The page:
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Meles’s father dies

Meles Zenawi is in deep mourning over his father’s death. His father, Zenawi Asres died here on Wednesday, June 25.

Enbilta, an Amharic weekly, reported this morning that the 82-year-old-man has been going through treatment for the past six months until he passed away three days ago. His body was seen off from Arat Kilo palace to Adwa where a funeral is expected to be held today.

According to the paper, Aboy Zenawi was born in 1926 in Adawa town, where he had spent most of his life. He was from the lower Tigrayan nobility and was given the title of Dejazmatch during the Italian occupation.He married Alemush Gebreleul, who is also of noble birth but from Eritrea.They had thirteen children, all of them survived into adulthood but none provided them assistance, financial or other, he once said in an interview.Meles was the third and youngest boy in the family.

Zenawi once said he had always wanted Meles to be a medical doctor. But the father’s wish never transformed into reality as his son abandoned the study of medicine at Addis Ababa University in the 1970’s to take up an armed struggle. Aboy Zenawi once said he had helped his son and another friend, Abay Tsehay escape from arrest by sheltering them in his farmhouse during the armed struggle.

Mele’s ascension to the highest political power years later was said to have come as a great surprise and consolation for the disappointed father.

The paper didn’t say whether Meles will attend the funeral or not.

Categories: In the news
  1. Xendu
    June 27, 2008 at 8:16 pm

    Ashes to ashes

    And who knows, perhaps soon Ato Meles will be gone as well… but thinking more on the man and less on the father, a thought had struck me:

    Broadly speaking and you may judge this to be a reckless statement, I am convinced that by and large, we (Ethiopians) as a people have steadily been losing comprehension of the full import of the basic, easily observable logical and physical law that conventional “cognitive” reality is based upon. WuTin/hasab -> iQid -> dirgit -> FiTSamay temeseQaQlewibinal… Furthermore most Ethiopians have no clue of what “mengist” really means.

    Unless something is done, something else will not be achieved. Unless that is achieved, that other thing will only remain a dream.

    For the vicious, divisive, and diabolical man his many actions reveal him to be, Meles Zenawi can at the very least be credited for having retained full use of this common sense – of the logical progression of events on Planet Earth. Unless he left the stable cocoon he was once in with hopes for a bright, distinguished middle-class future, the change he wanted will not have happened for/with him…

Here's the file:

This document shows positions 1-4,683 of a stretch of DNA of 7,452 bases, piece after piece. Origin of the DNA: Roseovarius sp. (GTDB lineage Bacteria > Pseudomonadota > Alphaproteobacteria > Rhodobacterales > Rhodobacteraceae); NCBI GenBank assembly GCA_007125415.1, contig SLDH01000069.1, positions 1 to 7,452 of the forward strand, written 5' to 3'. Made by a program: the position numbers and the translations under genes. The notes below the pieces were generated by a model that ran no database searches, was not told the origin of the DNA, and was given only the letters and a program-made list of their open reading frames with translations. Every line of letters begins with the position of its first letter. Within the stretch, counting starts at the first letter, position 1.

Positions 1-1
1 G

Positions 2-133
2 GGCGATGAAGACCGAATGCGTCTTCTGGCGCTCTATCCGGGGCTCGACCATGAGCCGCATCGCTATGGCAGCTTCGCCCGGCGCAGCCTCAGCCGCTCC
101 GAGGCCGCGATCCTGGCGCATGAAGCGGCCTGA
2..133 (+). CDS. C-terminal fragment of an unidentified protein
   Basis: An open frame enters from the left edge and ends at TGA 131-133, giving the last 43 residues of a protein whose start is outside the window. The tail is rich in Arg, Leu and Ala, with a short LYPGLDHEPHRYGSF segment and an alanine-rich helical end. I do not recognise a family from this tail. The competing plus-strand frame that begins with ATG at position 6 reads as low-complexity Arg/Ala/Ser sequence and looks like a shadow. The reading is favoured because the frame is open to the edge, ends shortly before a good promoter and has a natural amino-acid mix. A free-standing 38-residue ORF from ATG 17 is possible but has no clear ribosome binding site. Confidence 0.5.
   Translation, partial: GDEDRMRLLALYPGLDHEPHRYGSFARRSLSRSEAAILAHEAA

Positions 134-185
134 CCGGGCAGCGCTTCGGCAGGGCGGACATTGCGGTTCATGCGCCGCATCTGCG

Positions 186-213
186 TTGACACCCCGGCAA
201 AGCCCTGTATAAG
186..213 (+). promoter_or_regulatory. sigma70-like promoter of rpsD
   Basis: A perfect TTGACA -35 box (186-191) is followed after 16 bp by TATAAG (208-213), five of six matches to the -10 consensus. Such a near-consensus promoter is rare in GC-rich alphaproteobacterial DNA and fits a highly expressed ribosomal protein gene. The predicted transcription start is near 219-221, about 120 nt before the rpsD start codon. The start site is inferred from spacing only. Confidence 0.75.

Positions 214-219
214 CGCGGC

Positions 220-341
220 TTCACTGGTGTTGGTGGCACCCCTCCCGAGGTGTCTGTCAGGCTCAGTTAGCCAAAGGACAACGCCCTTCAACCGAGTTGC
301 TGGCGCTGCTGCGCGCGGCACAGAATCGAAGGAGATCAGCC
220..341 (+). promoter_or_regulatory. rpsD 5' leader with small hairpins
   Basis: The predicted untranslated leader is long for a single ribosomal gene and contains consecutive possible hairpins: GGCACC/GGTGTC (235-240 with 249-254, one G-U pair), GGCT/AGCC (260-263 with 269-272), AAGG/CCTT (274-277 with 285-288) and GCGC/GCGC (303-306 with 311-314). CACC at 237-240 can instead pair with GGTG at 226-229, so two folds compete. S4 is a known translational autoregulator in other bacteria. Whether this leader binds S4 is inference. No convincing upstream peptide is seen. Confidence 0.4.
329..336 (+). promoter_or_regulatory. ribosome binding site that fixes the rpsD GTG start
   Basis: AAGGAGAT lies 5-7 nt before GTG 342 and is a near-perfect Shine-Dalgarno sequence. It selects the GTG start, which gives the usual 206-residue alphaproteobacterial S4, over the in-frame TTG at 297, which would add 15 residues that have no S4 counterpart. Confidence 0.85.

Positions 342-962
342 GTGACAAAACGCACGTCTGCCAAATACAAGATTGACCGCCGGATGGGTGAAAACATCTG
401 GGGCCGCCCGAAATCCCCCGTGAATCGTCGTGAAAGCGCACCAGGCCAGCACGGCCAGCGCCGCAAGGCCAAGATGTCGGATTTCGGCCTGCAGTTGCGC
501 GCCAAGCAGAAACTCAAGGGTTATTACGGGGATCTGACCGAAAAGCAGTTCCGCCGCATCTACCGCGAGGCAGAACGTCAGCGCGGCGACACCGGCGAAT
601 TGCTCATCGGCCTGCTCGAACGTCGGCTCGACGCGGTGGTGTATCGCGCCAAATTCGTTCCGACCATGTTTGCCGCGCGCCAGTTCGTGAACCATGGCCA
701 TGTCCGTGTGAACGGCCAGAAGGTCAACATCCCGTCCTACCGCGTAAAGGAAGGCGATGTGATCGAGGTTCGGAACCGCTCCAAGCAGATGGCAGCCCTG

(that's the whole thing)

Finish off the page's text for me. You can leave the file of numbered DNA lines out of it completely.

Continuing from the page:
What carried him here could be an unapologetic attitude that must have come about once he summoned the will to give his once young conscience a through scrubbing and layered it with the basic blocks of Realpolitik (and in his case considerable personnal hatred – which sort of defeats the argument for Realpolitik… but that’s another topic)

    Who’d think that Meles could be used as a workable example for a way towards change in a country that he has quite definitely produced deep faultlines of terrible enmity among peoples. And politically convenient but historically damning decisions that have robbed generations of future Ethiopians of important options (Access to sea, anyone?)

    Nonetheless, he could be used as an example of a will to power. Think about what it has taken for other countries to finally come around to the concept of people governing themselves – democracy.

    We should open our eyes and let ourselves understand what we already know – what does it really take to gain power from those determined to perpetuate *their* control, what does it really take to build a trust among distrustful groups and share this power fairly under a blind, independent judicial system to finally at long last estabilish a system for people to govern themselves in a country at our stage?

    It takes Will. Will of a similar calbre as Meles has discovered within himself many years ago. It also takes several things this man barely understands. It requires the insight to see the necessity for dissent in a modern world, the understanding of the real/authentic path to order (one that paves way for “development” of a nation) lies in a system that that provides a path for free expression and self-governance of the people. It takes one with enough integrity to rise above the evil of fanning ethnic paranoia and grievances for maintaining control – if simply for ethical reasons or old-fashioned Feriha Igziabhair.

    It also takes a recognition of the value of the concept of ‘country’ and appreciation that this is more than just a geographic nomenclature only good to showcase in meetings as areas to control or navigate. As incredibly diverse as the many people are on this ‘piece’ of land, the ideal dream is – in forging any nation – is to create/rediscover the spirit of nationhood beyond hollow words belted out just in time for international occasions – in our people’s tiny, tragically compressed exposure these occasions are by and large A. war, or B. professional running

    What a large to-do list this country has…eh?

  2. purpleamhariccoffee
    August 19, 2008 at 11:57 pm

    finally he knows how everyone else feels.

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